If you ask Israelis if the State of Israel is in imminent, mortal danger, they will say no. If you ask if they are worried about terrorism, they will laugh at you, and then make insulting remarks about Americans to their friends. My son is in Kitah Heh, fifth grade, in Nes Tziyyona, a half-hour south of Tel Aviv. The State mandates that fifth graders receive training about what to do in case of various types of attacks, and some government folks came to his class last fall to do this training; most parents kept their kids home rather than subject their 10-year-olds to this.
Israelis are not living in bomb shelters, clutching rifles to their chests in trenches and eating their rations in the dark to avoid drawing enemy fire. On the contrary, Israel is flourishing. The economy is healthy; democracy is thriving; last summer’s tent protests notwithstanding, Israelis are living fairly well, especially when compared to most others in their geographic neighborhood.
There is no question that it is essential to prevent a nuclear Iran. But the palette of Israel’s contemporary issues is far more complex. Dr. Arnold Eisen, Chancellor of the Jewish Theological Seminary, put it in his most recent blog post:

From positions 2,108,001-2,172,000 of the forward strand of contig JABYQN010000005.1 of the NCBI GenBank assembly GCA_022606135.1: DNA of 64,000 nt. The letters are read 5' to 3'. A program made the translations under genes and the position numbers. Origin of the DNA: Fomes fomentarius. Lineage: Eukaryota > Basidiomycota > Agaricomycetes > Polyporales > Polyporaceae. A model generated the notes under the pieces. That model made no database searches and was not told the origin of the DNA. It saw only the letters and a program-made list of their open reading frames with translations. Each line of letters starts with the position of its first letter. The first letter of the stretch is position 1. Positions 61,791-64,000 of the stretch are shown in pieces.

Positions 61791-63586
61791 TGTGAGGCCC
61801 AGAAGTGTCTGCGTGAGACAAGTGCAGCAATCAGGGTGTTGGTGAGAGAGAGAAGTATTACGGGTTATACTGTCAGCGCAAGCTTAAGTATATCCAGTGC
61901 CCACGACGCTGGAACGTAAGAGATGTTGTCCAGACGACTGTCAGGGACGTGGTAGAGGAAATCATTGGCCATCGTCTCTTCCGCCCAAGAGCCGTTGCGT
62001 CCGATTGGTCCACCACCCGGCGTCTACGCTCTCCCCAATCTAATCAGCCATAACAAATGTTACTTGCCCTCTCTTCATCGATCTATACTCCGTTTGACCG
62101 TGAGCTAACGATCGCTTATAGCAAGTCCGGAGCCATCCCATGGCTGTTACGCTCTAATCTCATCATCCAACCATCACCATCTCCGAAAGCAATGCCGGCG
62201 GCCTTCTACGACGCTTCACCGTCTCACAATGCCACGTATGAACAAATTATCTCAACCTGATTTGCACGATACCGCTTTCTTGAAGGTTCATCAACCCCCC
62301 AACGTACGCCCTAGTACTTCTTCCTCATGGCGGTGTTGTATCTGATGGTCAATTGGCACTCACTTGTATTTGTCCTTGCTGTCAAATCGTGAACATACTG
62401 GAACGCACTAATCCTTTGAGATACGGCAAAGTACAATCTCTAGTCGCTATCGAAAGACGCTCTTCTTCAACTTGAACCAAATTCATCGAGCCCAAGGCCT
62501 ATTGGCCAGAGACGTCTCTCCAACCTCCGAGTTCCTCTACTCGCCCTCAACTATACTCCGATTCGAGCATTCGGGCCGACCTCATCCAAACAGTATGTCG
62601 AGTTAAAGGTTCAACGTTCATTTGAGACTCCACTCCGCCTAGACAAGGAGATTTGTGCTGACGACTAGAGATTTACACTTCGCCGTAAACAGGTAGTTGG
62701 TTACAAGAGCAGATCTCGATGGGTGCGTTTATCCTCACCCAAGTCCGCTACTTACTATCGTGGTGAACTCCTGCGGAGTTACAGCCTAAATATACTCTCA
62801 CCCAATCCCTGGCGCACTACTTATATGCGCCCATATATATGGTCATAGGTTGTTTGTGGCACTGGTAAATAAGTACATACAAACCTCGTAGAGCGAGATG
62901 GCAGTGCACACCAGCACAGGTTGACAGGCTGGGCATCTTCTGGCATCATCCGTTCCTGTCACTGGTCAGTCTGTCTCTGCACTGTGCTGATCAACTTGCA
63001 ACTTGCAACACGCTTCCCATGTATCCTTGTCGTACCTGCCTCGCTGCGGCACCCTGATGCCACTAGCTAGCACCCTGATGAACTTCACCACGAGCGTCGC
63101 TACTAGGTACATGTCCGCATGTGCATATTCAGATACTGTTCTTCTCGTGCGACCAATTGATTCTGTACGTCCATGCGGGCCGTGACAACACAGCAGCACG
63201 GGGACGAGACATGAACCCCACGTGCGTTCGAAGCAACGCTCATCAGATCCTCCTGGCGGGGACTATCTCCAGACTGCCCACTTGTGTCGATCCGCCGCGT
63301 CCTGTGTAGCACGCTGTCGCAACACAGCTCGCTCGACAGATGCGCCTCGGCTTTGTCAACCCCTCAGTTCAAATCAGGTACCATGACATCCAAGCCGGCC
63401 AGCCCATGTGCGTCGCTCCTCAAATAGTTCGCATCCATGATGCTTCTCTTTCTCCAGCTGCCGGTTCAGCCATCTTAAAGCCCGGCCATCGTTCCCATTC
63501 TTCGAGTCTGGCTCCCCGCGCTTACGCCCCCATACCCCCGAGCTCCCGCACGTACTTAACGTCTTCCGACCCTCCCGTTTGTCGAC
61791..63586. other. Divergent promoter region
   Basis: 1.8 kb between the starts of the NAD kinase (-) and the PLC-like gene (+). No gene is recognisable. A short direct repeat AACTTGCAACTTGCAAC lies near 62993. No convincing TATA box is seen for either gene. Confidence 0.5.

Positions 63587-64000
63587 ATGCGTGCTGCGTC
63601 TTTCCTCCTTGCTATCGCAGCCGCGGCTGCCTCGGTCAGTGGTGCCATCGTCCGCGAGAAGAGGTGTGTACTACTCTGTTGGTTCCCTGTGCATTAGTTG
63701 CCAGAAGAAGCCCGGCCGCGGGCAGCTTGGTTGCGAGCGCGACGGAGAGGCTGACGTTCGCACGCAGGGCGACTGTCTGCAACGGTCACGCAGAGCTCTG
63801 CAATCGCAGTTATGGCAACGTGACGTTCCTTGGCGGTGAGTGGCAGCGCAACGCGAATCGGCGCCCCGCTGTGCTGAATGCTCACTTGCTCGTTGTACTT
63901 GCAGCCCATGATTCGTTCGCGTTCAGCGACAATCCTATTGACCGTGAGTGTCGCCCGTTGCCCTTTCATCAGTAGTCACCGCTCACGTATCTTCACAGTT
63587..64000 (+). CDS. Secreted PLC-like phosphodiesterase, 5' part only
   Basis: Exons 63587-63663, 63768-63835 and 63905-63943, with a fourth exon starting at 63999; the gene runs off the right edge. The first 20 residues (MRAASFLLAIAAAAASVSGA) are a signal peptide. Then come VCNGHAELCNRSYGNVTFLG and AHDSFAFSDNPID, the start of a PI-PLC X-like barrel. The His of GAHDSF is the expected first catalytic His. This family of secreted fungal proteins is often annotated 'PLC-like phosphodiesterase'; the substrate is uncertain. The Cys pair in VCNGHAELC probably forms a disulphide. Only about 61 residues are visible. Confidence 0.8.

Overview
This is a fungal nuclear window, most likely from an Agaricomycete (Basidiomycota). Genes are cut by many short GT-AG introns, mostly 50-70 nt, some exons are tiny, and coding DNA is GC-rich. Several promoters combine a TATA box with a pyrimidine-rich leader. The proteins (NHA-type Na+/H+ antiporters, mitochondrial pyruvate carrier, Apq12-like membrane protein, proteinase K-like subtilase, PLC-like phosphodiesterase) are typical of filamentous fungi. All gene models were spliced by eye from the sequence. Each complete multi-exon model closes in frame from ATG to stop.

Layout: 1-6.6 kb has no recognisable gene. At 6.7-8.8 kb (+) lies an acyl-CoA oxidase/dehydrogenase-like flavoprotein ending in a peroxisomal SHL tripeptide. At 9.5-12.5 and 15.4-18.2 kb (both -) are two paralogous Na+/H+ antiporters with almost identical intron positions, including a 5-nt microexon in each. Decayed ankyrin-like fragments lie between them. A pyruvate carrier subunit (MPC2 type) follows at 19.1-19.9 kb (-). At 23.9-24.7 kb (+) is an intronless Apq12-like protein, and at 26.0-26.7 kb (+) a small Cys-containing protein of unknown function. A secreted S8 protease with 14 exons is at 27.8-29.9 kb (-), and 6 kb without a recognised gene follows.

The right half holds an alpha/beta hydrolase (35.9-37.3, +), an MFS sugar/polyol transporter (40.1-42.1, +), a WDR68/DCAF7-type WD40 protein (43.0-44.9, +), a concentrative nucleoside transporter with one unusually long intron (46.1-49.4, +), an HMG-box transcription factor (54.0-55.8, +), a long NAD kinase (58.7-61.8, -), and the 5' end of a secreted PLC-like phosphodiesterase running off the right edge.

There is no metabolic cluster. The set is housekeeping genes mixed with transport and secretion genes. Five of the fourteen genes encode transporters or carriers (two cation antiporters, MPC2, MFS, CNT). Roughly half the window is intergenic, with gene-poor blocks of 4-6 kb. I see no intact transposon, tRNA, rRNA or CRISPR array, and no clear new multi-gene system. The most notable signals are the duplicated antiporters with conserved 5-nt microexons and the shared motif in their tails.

The matsav [the current political situation] is… not permitted to interfere with the joys, cares and satisfactions of daily life. Existential danger to the country, for everyone but soldiers on active duty, constitutes one more hassle one learns to handle. This is perhaps as it should be, or needs to be.Israelis live with this matzav night and day, but they do not live according to it. We in the Diaspora, by reinforcing the perception that Israel is besieged, be-bunkered and beleaugered, only strengthen the hands of those who seek to destroy it.
The AIPAC Policy Conference, held annually around this time in Washington, has grown tremendously in the past few years. This was my fourth conference, and in the past few years the number of attendees has more than doubled. There were over 13,000 people at this conference: older people and college students, religious and secular Jews, black and white Christians, clergy of all stripes, conservatives, liberals, and all of them proud Zionists. In addition to the big-name political speeches, there are also many, many panel discussions and smaller presentations by journalists, academics, think-tank guys, and activists of all sorts. It’s really an overwhelmingly impressive show of support for the Jewish state.